The International Labour Organization estimates the costs of poor health and safety practices at 4 per cent of the annual gross domestic product for the global economy.
In 2016, 1.2 million occupational accidents were reported to the French NHS and 63,638 cases recognised as work-related diseases totalling 8.242 billion euros in benefits paid by the NHS branch for work accidents (AT-MP).
Hidden HR costs may originate from: failings in work organisation, management problems, strategic misalignment of HR functions (recruitment, training, wages) and poor employee relations.
These will result in absenteeism, presenteeism, high staff turnover, decreasing work quality with falls in productivity that can undermine overall performance.
The root of these problems is often a lack of knowledge and understanding about work : for instance, it may be organisational changes that underestimate the impact on workstations and ways of working; lack of prioritisation of the age structure across the company while evidence shows a clear link between age and absenteeism due to inadequate workstations; management methods disconnected from the real world; conflicts within teams; lack of employee support during the implementation of a business project, etc.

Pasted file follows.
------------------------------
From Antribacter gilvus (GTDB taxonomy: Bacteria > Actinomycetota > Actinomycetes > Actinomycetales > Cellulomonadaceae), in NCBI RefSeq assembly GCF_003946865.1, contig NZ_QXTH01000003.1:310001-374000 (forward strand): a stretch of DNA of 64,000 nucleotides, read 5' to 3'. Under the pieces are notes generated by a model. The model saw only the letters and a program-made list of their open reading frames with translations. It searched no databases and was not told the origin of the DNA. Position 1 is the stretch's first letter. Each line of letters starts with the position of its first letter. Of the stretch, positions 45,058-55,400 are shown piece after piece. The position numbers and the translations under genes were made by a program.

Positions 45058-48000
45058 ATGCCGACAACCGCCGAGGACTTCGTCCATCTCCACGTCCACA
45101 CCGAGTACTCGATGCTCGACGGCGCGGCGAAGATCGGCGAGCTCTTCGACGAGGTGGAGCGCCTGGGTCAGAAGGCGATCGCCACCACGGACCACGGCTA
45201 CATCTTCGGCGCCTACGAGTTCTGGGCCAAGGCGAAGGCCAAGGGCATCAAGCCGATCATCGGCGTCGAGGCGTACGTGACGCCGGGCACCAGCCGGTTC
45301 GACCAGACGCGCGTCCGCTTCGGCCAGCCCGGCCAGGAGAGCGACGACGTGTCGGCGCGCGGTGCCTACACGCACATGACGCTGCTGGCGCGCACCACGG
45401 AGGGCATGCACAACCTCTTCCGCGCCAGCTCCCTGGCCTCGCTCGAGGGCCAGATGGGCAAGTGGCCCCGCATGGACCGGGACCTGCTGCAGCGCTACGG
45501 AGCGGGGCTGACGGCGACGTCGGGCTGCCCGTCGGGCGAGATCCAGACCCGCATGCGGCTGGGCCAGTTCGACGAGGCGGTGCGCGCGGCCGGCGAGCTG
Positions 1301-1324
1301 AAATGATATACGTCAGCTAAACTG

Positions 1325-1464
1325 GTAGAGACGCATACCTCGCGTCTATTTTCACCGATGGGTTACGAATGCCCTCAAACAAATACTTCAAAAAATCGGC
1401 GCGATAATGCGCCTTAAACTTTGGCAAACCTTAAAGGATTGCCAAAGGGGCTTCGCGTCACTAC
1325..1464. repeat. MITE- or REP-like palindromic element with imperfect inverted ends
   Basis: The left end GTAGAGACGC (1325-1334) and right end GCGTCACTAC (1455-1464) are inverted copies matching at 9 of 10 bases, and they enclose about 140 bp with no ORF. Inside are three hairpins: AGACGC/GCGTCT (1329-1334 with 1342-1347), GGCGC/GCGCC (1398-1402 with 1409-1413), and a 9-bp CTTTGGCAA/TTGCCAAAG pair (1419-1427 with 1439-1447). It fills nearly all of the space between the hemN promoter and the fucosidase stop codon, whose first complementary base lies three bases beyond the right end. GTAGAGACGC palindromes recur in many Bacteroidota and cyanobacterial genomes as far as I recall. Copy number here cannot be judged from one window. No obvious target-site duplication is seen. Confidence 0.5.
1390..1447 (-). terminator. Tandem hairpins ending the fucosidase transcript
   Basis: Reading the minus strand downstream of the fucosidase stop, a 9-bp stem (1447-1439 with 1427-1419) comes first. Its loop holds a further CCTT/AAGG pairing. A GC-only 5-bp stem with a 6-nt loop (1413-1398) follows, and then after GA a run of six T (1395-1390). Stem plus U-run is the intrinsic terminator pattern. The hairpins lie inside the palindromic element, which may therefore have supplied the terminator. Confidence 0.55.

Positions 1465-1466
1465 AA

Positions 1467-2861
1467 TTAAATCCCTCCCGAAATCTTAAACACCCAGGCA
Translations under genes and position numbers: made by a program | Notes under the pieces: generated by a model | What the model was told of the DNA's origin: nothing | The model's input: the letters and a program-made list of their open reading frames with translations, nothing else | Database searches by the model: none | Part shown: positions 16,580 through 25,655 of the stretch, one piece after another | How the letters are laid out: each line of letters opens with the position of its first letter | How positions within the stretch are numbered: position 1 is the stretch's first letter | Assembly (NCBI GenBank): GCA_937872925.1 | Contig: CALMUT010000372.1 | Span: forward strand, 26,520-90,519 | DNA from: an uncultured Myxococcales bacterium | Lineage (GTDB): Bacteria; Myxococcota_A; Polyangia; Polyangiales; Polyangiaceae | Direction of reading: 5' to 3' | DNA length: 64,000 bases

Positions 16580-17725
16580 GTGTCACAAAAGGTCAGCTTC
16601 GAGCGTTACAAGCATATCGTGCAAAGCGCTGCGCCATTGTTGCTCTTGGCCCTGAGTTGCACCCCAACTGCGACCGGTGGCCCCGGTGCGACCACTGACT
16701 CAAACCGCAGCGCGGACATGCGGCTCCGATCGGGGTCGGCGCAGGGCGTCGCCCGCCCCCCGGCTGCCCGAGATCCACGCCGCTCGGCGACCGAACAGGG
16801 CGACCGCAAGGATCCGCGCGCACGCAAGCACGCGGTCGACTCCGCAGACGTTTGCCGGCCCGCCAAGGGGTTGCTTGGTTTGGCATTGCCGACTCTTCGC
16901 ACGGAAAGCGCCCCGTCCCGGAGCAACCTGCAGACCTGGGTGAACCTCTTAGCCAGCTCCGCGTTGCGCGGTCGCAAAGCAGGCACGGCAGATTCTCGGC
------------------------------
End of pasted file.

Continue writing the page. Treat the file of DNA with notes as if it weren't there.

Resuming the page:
Workplace welfare contributes to value creation.
A case in point is Malakoff Médéric's latest Wellbeing at Work study (Oct. 2017). It shows managers and employees speaking with one voice on this issue: more than 9 out of 10 people believe that employees’ health and workplace wellbeing contribute to performance.
For 2 leaders out of 3 workplace welfare is a major concern going forward when it comes to 3 objectives:
This is why we develop tailored interventions based on a robust knowledge of work and build solutions for your business from there.